This evening, the lively panel under the moderation of Chief Curator Richard Flood comes to what is pretty much a foregone conclusion given the title of the panel: notions of provincialism have become irrelevant. The eyes of the artworld have lifted from the centre and gazed outwards, to the peripheries. The growth of the internet, the shrinking of the world have all had their effect. There is no need for artists from anywhere to be outside the action.

Actually, one can now hear the entire discussion in great clarity on the net by going to The New Museum website. At one point, Buergel explains that part of his vision for Documenta is to include the editors and writers of the art journals of the world in the discussions around the event, and in fact, only two days ago I have had an invitation as the editor of ArtThrob to attend such a discussion in Johannesburg in late February.

Saturday, January 13

Lunch with the remarkable Barbara Jakobson at Bottino's on the fringes of Chelsea, and famed for its artist clientele. Barbara waves to half the restaurant, and Lawrence Weiner comes over to say hello. A car has been ordered for 2.30 to take us gallery hopping. On a chilly day in Chelsea with its inhumanly long blocks, this is definitely the way to do it.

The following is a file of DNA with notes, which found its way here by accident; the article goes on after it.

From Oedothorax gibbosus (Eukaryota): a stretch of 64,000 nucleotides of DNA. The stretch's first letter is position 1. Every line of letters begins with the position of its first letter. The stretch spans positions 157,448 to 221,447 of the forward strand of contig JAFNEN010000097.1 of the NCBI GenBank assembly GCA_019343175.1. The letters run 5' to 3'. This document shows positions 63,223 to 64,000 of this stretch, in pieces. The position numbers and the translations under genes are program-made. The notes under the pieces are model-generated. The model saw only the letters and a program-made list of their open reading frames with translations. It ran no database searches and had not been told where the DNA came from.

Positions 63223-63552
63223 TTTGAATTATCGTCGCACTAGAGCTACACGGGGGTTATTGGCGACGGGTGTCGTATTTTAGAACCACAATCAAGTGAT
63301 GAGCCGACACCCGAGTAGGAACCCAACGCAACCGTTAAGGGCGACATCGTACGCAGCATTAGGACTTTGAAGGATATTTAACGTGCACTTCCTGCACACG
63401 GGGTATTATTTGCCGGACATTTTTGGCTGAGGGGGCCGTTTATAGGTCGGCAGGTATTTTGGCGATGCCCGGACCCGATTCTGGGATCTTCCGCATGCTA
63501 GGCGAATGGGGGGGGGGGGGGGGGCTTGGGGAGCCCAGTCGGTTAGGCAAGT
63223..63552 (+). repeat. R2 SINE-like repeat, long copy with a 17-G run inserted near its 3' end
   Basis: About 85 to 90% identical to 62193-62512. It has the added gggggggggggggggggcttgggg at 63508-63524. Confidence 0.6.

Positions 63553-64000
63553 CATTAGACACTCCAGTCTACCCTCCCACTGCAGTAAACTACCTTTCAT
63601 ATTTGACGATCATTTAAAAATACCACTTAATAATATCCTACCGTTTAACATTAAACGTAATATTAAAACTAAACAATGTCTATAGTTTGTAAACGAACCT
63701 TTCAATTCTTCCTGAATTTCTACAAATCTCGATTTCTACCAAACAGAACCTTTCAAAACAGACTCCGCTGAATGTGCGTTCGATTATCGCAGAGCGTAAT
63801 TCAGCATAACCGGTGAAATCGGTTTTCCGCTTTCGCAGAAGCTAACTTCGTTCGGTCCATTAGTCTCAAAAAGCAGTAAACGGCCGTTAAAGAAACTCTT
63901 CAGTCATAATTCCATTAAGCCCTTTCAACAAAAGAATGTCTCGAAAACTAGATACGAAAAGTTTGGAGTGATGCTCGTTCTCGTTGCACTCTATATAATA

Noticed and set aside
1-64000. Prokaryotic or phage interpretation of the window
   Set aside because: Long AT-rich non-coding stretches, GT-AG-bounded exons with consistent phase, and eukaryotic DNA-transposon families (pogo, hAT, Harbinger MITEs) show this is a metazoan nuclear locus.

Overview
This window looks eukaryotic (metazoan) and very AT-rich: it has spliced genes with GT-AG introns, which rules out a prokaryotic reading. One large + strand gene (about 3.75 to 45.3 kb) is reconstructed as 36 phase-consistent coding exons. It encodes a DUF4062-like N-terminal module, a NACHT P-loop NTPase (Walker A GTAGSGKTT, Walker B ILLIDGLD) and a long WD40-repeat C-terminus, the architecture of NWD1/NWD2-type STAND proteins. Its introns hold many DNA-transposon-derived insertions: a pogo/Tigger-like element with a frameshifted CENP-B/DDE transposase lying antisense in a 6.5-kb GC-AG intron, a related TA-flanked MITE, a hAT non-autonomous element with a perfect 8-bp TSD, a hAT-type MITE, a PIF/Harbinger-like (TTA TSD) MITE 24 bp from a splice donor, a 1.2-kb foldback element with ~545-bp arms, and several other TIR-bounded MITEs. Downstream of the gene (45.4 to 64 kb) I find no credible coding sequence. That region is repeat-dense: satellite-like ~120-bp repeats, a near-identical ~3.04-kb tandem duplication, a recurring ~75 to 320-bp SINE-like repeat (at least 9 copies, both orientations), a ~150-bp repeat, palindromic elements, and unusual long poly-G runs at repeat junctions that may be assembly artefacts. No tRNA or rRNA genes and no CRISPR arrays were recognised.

Barbara has a sheaf of invitation cards in her hand, and after each venue has been breached, the card is torn in half and discarded. The highlights for me: Robert Wilson's video portraits of owls at Paula Cooper and Gary Hill's new installation at Barbara Gladstone. Here, a long low tank of black oil reflects a video projected on the end wall of a pink eagle trapped inside an oil pylon. The eagle's wings keep flailing and hitting cables leading from the pylon with the sound of a bull whip.